The Billion-Dollar Question: How to fill Belize’s SME Credit Gap? Part 5

Last week’s “The Business Perspective” column took a short pause from the access-to-credit discourse, and focused on yet another set of factors affecting the business community and growth: the competition that local businesses have with cross-border purchases. As was stated last week, the idea is not to encourage any government policy that seeks to block Belizean shoppers from travelling to Chetumal, Mexico. The point, however, is that local business and the good and services offered need to become so attractive to our Belizean consumers that they become more and more inclined to shop at home as opposed to abroad.

And as has been the running theme in this series, it’s difficult for businesses to achieve that level of quality without key factors such as adequate access to financing. To this end, as was discussed in the fourth part of this series, it is worth looking closely at all available options and alternative financing approaches that exist. Among these various methods, we find asset-based lending and the need for secure transaction registries (STRs). The World Bank had explained the need for STRs as follows:

“Modern Secured Transaction Laws and Collateral Registries have a dramatic impact on economic Collateral provides the basis for free-flowing credit markets, reducing the potential losses lenders face from non-payment,” they added. “While land and buildings are widely accepted as collateral for loans, the use of movable collateral (such as inventory, accounts receivables, crops and equipment) is restricted because many countries do not have functioning laws and registries to govern secured transactions. Reforming the framework for movable collateral lending allows businesses—particularly SMEs—to leverage their assets into capital for investment and growth. Modern Secured Transaction Registries increase the availability of credit and reduce the cost of credit.”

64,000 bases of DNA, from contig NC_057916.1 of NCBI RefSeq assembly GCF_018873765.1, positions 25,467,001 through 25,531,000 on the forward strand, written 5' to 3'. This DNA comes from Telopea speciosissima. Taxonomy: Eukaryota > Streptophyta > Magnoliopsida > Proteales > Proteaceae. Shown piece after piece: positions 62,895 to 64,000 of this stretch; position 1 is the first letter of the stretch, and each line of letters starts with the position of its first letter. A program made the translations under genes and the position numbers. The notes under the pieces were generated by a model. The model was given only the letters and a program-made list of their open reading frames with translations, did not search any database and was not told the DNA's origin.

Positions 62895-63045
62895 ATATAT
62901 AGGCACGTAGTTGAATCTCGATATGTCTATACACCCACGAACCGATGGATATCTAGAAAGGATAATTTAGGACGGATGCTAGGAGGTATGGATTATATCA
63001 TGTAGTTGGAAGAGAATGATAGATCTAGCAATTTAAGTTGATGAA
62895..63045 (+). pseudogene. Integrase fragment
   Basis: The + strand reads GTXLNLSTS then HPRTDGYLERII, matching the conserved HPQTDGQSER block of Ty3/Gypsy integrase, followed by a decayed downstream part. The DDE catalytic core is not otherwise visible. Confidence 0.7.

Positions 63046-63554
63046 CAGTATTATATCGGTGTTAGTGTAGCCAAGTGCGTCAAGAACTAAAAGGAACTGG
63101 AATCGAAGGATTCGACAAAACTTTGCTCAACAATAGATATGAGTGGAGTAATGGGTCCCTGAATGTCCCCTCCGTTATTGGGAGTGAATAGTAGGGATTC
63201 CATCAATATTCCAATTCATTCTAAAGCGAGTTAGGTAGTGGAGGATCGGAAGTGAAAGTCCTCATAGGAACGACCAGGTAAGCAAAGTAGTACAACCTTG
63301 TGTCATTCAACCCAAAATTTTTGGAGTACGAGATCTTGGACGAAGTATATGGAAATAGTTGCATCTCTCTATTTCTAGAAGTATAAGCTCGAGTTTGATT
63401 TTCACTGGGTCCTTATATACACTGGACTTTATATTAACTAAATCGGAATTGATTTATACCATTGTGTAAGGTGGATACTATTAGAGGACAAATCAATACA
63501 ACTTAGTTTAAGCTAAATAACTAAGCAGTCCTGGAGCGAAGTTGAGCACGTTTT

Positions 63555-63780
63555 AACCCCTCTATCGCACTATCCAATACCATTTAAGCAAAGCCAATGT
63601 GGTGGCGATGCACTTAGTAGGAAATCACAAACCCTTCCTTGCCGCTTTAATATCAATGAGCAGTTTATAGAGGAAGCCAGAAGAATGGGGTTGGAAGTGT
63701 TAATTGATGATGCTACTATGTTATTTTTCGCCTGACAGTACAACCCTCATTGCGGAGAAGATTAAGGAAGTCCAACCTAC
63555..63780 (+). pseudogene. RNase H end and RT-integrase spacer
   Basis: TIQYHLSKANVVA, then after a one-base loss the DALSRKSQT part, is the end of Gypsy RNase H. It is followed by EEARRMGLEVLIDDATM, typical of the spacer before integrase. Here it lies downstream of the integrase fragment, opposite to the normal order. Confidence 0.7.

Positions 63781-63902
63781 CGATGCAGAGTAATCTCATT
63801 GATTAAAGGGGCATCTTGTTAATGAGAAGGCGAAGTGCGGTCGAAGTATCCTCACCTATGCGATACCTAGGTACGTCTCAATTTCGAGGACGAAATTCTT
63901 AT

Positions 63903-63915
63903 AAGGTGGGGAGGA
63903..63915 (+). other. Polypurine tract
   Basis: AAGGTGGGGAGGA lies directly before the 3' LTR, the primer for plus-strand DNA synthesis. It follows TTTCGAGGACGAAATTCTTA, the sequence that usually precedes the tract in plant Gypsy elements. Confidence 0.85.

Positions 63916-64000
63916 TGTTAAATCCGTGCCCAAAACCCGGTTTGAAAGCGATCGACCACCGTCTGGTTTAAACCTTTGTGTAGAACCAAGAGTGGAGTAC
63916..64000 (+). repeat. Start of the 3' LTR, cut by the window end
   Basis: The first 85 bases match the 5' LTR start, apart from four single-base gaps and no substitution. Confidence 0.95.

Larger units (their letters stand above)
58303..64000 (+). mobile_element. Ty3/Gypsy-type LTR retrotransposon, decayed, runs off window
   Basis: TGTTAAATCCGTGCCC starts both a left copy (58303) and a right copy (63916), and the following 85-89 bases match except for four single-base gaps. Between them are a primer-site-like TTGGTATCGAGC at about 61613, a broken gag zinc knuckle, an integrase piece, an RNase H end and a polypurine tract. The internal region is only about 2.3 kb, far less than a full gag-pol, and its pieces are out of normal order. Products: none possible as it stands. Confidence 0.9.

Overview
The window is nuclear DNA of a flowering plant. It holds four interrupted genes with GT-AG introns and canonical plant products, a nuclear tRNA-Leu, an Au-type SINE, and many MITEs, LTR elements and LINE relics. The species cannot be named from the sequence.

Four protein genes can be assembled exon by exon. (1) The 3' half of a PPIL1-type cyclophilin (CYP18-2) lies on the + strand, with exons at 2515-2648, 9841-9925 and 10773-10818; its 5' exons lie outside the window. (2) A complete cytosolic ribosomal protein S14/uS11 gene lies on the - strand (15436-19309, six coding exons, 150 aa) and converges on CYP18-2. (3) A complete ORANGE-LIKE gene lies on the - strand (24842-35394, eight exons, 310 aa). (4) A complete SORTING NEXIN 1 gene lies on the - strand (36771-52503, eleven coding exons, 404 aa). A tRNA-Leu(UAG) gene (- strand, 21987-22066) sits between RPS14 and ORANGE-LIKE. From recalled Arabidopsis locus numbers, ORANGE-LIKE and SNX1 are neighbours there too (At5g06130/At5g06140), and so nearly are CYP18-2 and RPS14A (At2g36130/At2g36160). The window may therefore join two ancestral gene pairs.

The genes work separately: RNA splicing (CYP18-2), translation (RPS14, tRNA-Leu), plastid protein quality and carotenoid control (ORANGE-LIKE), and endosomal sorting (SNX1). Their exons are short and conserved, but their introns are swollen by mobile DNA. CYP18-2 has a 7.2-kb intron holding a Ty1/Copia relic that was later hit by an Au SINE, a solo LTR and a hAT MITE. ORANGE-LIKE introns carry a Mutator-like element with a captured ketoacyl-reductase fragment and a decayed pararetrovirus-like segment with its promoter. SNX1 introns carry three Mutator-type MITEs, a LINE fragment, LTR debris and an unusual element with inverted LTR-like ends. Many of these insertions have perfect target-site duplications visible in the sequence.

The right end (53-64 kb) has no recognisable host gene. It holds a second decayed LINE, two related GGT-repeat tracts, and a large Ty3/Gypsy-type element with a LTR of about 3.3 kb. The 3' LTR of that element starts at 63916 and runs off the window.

To achieve this, several changes to the financial legal infrastructure need to be amended. One such change is for allowance to be made for “After-Acquired Property”. This feature is especially useful in the context of movable assets, as it is very possible that the debtor may sell and replace the original asset used as collateral. After-Acquired Property laws would allow for creditors to be able to extend their security interest even to the newly acquired asset, even though it was not the original item used as collateral.

Naturally, such changes may lead to another set of questions. For example, what happens if a third party purchases an asset that is registered as a security interest? This would need to be addressed under the principle of “Buyers in Ordinary Course” of business in which “buyers in the ordinary course of business must be free of any security interest created by its sellers.”
Quoting from the International Finance Corporation (IFC 2015) on this matter, they write: “This rule must operate even if the parties perfected the security interest prior to its sale and even if the buyer knows of the existence of the security interest. This exception protects consumers who purchase goods from a retailer/secured debtor’s inventory from the secured party’s right to repossess the goods. Although Belize has important consumer protection remedies, these do not function in a manner similar to the protection of ordinary course buyers.”

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